I do want to make one thing clear. For me not being the minister does not mean leaving the church. I know I am leaving now. Thursday, in fact, I'm flying to Romania but I fully expect that will be for a year and then Dana, Sebastian, and I will be back here in Quincy, back at QU, back at the big old house, and back here in this church. I enjoy being a member of this church as much as anyone, believe me. When I am not up here on Sundays and am out there in the pews I really enjoy thinking about whatever the speaker is talking about. That opportunity to think is a real pleasure and at the same time I look at the window of Indian Mounds Park and I enjoy the friendship and good spirit of this place and so every service is a triple pleasure. Dana and I both love this church and whenever we live in America we will always be here as members of this church and will of course be happy and honored to raise Sebastian and any other Craciun-Mannings that might come along here within our church community.

Because I love and enjoy this church so much what I have wanted for a long time now is for our church to have a minister who has more time. The problem I have always had as the minister and we as a community have always had with me as the minister is time. The minister of this church should be someone who has more time, who has perhaps another part-time job but who does not have another full-time job. My full-time job does not leave me with as much time as the job of minister requires and our congregation deserves. I know people tease me about writing my church talks on Saturday but with my other job it is the only time I have to sit and think and write all day, and every time I spend my Saturdays like that I wish I had more time, more time to read and think. Whatever the topic is I have always wanted and needed more time. And whenever I am working with a family dealing with illness or someone having to face the ultimate difficulty of leaving the world we embrace and love or working on a memorial service I always feel like I wish I had had more time to know and be with the person and the family. Our church, you all, deserve and need to have a minister who has more time to minister to the congregation, and you have needed it and deserved it for a long time now.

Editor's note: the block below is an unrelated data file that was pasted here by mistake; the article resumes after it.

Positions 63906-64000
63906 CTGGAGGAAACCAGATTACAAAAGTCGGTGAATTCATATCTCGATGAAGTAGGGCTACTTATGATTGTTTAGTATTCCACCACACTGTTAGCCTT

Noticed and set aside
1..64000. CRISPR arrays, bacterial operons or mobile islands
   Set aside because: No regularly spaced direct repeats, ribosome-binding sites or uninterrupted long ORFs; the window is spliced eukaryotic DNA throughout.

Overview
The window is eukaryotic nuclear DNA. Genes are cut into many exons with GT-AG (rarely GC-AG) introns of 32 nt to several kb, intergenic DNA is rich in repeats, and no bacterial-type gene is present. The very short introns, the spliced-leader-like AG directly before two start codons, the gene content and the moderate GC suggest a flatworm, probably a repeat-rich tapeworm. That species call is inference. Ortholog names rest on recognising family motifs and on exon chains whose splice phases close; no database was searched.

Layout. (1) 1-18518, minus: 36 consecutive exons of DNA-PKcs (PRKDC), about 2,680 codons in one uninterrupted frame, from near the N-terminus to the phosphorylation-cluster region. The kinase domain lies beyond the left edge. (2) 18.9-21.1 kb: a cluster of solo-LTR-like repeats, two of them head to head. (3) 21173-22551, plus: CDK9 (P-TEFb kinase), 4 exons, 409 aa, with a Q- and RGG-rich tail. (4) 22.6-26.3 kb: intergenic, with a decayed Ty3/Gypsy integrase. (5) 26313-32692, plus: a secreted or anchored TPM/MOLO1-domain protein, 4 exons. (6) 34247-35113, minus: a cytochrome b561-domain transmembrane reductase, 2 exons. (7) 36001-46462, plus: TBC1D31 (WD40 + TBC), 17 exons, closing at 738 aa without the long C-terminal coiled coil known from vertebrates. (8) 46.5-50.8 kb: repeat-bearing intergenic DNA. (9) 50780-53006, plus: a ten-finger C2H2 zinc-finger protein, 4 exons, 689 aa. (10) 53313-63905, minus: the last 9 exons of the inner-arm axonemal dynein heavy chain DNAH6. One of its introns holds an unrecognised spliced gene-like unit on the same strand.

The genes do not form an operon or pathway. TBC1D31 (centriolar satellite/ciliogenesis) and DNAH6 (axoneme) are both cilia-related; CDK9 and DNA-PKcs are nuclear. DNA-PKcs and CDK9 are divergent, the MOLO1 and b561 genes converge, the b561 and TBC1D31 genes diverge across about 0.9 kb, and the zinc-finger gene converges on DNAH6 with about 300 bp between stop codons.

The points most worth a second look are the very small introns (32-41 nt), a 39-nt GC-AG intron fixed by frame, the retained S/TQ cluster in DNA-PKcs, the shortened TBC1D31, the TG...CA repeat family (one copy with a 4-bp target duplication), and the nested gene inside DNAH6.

I want that very much for everyone, for all of us in our congregation. Now as I am packing up and getting ready to leave what will probably be a year away in Romania with Dana and Sebastian, I am both surprised and disappointed that we don't have many great candidates who have stepped forward wanting to be the minister. Being the minister of this church is one of the most fun jobs in the world. Certainly part of that problem is financial. The person who is the minister at least at this point needs to have some other source of financial support because this is not a full-time job. But that is how it should be because the minister does not run this church; the people do, and that is the way it should be and is the way we like it. We don't even want someone new minister to come in and take over and speak every week. We like the diversity of speakers and perspectives. The problem with finding a minister for this church is not only financial; certainly part of the problem with finding a minister is the unique character of our church. Take this as a compliment when I say that you guys can be a pretty intimidating group of people. It takes a certain kind of person to be the minister of this church. I certainly hope that through this coming year you find just that certain kind of minister who has more time, more time than I have had, because you deserve it.

Now as for me, I have spent most of my weekends, and often all of my weekends, absorbed in the life of our church since 1995. That is a long time, so long that when you ordained me I was in my mid-30s and now I am facing the fact that this summer in Romania I will turn 50. So at such an advanced age I definitely have to think about time, even to think about, as St. Paul famously said, the time that remains. At this point in my life, what do I want to do with the time that remains? This question may be difficult for most people but for someone like myself who has been a professor for 23 years and a minister for 15 years and a husband for only 3 years and a dad for only 2 years, it is ridiculously easy. As much as I love being the minister, as much as I love reading, thinking, writing talks, as much as I love everything having to do with my life as a minister and a professor, there is something I need to do and want to do more than anything with the time that remains: have more time with and for Dana and Sebastian. I love being a professor, and I have loved these years of being also and at the same time the minister of this church, but I am sure you will all agree that it is time for me to have more time to be with my great spouse whom I am very lucky to have and to be ta ta to Sebastian. So just as our opening hymn has it, "I'm on my Way."

Closing Words:

"Love is the spirit of this church . . ."

©2011 Rev. Dr. Rob Manning

The following, adapted from the Chicago Manual of Style , 15th edition, is the preferred citation for this article:
Manning, Rev. Dr. Rob 2011. Love to Love, /talks/20110529.shtml (accessed July 4, 2020).